New bill addresses diversity in STEM pipeline
Written by: Ann Smith
John* dreams of a career with a Silicon Valley tech start up. As a high school senior, he is busy crafting college application essays and eagerly considering the possibilities that lie ahead. By all rights, a bright future is his for the taking, especially considering the outstanding grades he has worked hard to earn over the last three years. Little did John know how his choices would be limited though, by a placement decision made long before his personal dreams truly took shape.
While it might seem like a small setback, this single decision altered the trajectory of John’s dreams. As he explores college possibilities, he is quickly learning that many institutions prefer candidates who have completed college level math courses such as calculus or statistics, especially if they aspire to enter competitive STEM programs. The path to courses like calculus begins at a minimum with geometry in 9th grade. Holding a student back at that crucial juncture creates roadblocks down the road for college admission and, in cases like John’s, dampens dreams of a STEM career.
Studies show that Latino and African-American students in Bay Area schools are promoted to geometry at much lower rates than their Asian and White counterparts – even when they have demonstrated proficiency in the classroom or on standardized tests. Like many Latino students, John was placed in algebra instead of geometry in his freshman year of high school, despite performing well in 8th grade algebra.
You might ask why John was asked to repeat algebra despite his solid grades. Many believe that the answer lies in the subjective measures through which placement decisions are typically made. School districts do their best to get it right, but assessing student performance is complex and especially complicated within schools of hundreds of students. This is why we are excited about a measure recently approved by the California State Assembly (SB 359 – California Mathematics Placement Act of 2015) requiring school districts to adopt a mathematics placement policy based on multiple objective academic measures of student performance. A collaboration of several Bay Area school districts, the North County Mathematic Consortium, already demonstrated the positive impact of such an approach. Districts in this consortium reported an increase in the number of students recommended and placed in geometry by 9th grade, including dramatic increases in the percentages of Latinos that advanced. As a partner within the East Side Alliance, we applaud the strides that the East Side Union High School District and their feeder districts have made in implementing a more transparent math placement protocol. We know educators want their students to succeed – in school and in life. Adopting a statewide set of objective standards will support schools in their efforts to make the best decisions possible on behalf of their students.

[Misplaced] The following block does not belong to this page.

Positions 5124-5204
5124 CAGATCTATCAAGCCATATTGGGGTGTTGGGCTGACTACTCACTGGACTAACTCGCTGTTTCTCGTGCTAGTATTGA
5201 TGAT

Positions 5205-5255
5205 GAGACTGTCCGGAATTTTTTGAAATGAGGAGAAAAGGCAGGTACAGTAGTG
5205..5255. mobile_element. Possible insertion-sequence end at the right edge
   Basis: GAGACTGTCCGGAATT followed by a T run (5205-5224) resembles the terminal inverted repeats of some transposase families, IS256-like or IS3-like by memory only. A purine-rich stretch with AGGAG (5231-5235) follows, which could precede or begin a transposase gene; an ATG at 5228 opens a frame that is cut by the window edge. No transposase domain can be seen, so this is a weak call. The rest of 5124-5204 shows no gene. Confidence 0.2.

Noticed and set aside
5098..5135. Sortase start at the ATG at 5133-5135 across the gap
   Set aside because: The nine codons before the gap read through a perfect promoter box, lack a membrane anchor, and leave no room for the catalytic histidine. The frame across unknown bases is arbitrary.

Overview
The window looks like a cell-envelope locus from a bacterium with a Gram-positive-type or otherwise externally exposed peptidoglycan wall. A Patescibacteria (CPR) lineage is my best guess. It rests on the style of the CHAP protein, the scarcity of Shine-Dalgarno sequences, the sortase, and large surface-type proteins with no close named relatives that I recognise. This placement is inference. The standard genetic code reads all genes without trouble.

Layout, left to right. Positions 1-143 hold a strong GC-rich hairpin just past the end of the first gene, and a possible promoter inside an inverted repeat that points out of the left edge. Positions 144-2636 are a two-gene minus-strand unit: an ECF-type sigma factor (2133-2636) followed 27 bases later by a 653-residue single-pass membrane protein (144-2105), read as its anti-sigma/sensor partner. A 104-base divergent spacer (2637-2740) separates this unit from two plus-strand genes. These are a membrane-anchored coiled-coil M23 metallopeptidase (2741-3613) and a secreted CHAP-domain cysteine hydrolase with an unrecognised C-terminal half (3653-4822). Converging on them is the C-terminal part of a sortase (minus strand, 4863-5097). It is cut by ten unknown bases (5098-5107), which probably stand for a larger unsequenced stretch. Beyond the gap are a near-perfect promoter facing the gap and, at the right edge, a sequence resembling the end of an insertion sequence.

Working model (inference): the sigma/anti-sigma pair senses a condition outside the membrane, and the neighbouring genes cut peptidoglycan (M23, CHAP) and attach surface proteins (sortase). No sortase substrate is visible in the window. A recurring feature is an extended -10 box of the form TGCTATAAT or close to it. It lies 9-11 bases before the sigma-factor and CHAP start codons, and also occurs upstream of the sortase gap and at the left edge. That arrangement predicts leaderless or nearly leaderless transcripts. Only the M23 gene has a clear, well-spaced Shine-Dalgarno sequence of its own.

“Math misplacement is a longstanding problem that has disproportionately impacted students of color,” said Dr. Emmett Carson, CEO and President of Silicon Valley Community Foundation, sponsor of SB 359. “By signing SB 359 into law, Governor Brown can . . . ensure that all students have a fair chance to succeed in math. SB 359 presents an opportunity to increase the number of minority students pursuing careers in science, technology, engineering, and math by ensuring there is a systematic process in place to protect them from being held back unfairly.”
We look forward to the passage of SB 359, so that high-achieving students of color have a fighting chance of achieving their STEM dreams and that the pipeline of STEM professionals is increasingly fed by the vibrant rainbow of diversity that exists right here in our community.
*Name changed to protect privacy.